Margaret A.WinkerMD, Deputy EditorIndividualAuthorPhil B.FontanarosaMD, Interim CoeditorIndividualAuthor
Copyright 1999 American Medical Association. All Rights Reserved.
Applicable FARS/DFARS Restrictions Apply to Government Use.1999
To the Editor: In attempting to define who
should be protected by the Americans With Disabilities Act (ADA), Mr Gostin
and colleagues1 failed to mention the critical
distinction between risk factors (eg, carriage of a BRCA1 mutation for breast cancer) and presymptomatic disease (eg, human
immunodeficiency virus carriage or cervical dysplasia). The former is not
a disease and may never manifest with illness and disability. To paraphrase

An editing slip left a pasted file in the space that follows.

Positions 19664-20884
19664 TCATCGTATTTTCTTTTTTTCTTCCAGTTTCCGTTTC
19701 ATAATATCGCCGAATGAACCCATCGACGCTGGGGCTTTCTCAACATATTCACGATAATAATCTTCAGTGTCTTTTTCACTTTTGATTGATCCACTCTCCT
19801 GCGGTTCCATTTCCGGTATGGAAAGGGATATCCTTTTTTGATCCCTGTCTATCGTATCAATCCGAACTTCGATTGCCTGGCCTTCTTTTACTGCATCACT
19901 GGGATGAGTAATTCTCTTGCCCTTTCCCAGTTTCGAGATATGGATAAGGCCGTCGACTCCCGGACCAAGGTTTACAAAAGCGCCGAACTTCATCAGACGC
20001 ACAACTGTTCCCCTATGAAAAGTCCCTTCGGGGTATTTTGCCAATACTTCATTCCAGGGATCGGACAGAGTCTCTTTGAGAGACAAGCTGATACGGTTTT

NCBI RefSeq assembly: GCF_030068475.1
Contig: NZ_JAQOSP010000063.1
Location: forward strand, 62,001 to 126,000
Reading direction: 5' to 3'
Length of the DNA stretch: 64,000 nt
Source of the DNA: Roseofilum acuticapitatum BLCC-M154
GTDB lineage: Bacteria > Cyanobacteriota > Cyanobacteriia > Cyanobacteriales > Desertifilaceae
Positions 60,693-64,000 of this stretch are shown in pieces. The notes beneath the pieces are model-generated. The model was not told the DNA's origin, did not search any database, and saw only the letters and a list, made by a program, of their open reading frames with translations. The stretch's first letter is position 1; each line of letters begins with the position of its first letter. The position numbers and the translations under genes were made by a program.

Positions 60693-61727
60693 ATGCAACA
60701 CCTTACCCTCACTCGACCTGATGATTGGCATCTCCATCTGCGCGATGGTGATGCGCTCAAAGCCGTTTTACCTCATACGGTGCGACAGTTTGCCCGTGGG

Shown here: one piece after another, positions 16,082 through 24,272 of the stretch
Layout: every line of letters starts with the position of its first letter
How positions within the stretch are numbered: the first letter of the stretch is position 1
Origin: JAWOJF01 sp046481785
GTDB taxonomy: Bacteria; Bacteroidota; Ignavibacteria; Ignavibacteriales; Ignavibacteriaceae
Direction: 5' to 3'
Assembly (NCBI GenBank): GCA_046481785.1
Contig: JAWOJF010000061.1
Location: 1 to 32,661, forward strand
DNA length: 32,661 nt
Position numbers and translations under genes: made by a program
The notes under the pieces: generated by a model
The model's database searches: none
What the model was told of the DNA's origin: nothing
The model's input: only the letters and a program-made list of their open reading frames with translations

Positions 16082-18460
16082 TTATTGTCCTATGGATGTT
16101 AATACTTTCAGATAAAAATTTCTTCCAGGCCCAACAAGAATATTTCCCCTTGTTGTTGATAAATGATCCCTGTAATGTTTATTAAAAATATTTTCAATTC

Judge Ginsberg, no rational legislature would require nondiscrimination because
of risk for a disease that may never become manifest. If we wish to allow
"disability" to continue to have real meaning, we must be careful to distinguish
between disability that is inevitable, as in the case of presymptomatic disease,
and disability that is potential, as in the presence of risk factors.
Wendel TD. Protection Under the Americans With Disabilities Act. JAMA. 1999;282(12):1131-1132. doi:10-1001/pubs.JAMA-ISSN-0098-7484-282-12-jbk0922